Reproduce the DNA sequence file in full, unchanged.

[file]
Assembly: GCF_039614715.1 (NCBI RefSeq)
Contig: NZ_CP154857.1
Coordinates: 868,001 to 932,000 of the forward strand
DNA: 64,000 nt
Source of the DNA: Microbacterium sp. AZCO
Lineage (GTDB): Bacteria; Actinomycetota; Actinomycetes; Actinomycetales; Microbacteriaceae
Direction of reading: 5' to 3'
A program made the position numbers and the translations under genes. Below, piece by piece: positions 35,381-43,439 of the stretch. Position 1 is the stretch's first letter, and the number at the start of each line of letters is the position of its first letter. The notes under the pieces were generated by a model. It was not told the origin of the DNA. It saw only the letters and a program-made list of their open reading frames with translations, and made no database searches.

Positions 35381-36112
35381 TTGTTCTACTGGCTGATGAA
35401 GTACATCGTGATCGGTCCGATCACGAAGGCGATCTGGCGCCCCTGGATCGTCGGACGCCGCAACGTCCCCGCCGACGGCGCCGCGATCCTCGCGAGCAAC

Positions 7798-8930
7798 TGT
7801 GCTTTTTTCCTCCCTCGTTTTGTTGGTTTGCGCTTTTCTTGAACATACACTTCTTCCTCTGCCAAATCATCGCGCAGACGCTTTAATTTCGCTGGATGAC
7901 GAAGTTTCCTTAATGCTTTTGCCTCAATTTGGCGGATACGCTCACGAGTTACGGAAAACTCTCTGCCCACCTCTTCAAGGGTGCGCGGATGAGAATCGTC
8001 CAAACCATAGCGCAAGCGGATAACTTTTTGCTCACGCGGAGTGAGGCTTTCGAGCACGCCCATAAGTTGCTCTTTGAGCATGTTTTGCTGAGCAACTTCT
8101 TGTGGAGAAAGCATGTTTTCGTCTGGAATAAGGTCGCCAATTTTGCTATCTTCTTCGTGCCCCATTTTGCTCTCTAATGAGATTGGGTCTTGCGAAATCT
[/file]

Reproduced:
Assembly: GCF_039614715.1 (NCBI RefSeq)
Contig: NZ_CP154857.1
Coordinates: 868,001 to 932,000 of the forward strand
DNA: 64,000 nt
Source of the DNA: Microbacterium sp. AZCO
Lineage (GTDB): Bacteria; Actinomycetota; Actinomycetes; Actinomycetales; Microbacteriaceae
Direction of reading: 5' to 3'
A program made the position numbers and the translations under genes. Below, piece by piece: positions 35,381-43,439 of the stretch. Position 1 is the stretch's first letter, and the number at the start of each line of letters is the position of its first letter. The notes under the pieces were generated by a model. It was not told the origin of the DNA. It saw only the letters and a program-made list of their open reading frames with translations, and made no database searches.

Positions 35381-36112
35381 TTGTTCTACTGGCTGATGAA
35401 GTACATCGTGATCGGTCCGATCACGAAGGCGATCTGGCGCCCCTGGATCGTCGGACGCCGCAACGTCCCCGCCGACGGCGCCGCGATCCTCGCGAGCAAC

Positions 7798-8930
7798 TGT
7801 GCTTTTTTCCTCCCTCGTTTTGTTGGTTTGCGCTTTTCTTGAACATACACTTCTTCCTCTGCCAAATCATCGCGCAGACGCTTTAATTTCGCTGGATGAC
7901 GAAGTTTCCTTAATGCTTTTGCCTCAATTTGGCGGATACGCTCACGAGTTACGGAAAACTCTCTGCCCACCTCTTCAAGGGTGCGCGGATGAGAATCGTC
8001 CAAACCATAGCGCAAGCGGATAACTTTTTGCTCACGCGGAGTGAGGCTTTCGAGCACGCCCATAAGTTGCTCTTTGAGCATGTTTTGCTGAGCAACTTCT
8101 TGTGGAGAAAGCATGTTTTCGTCTGGAATAAGGTCGCCAATTTTGCTATCTTCTTCGTGCCCCATTTTGCTCTCTAATGAGATTGGGTCTTGCGAAATCT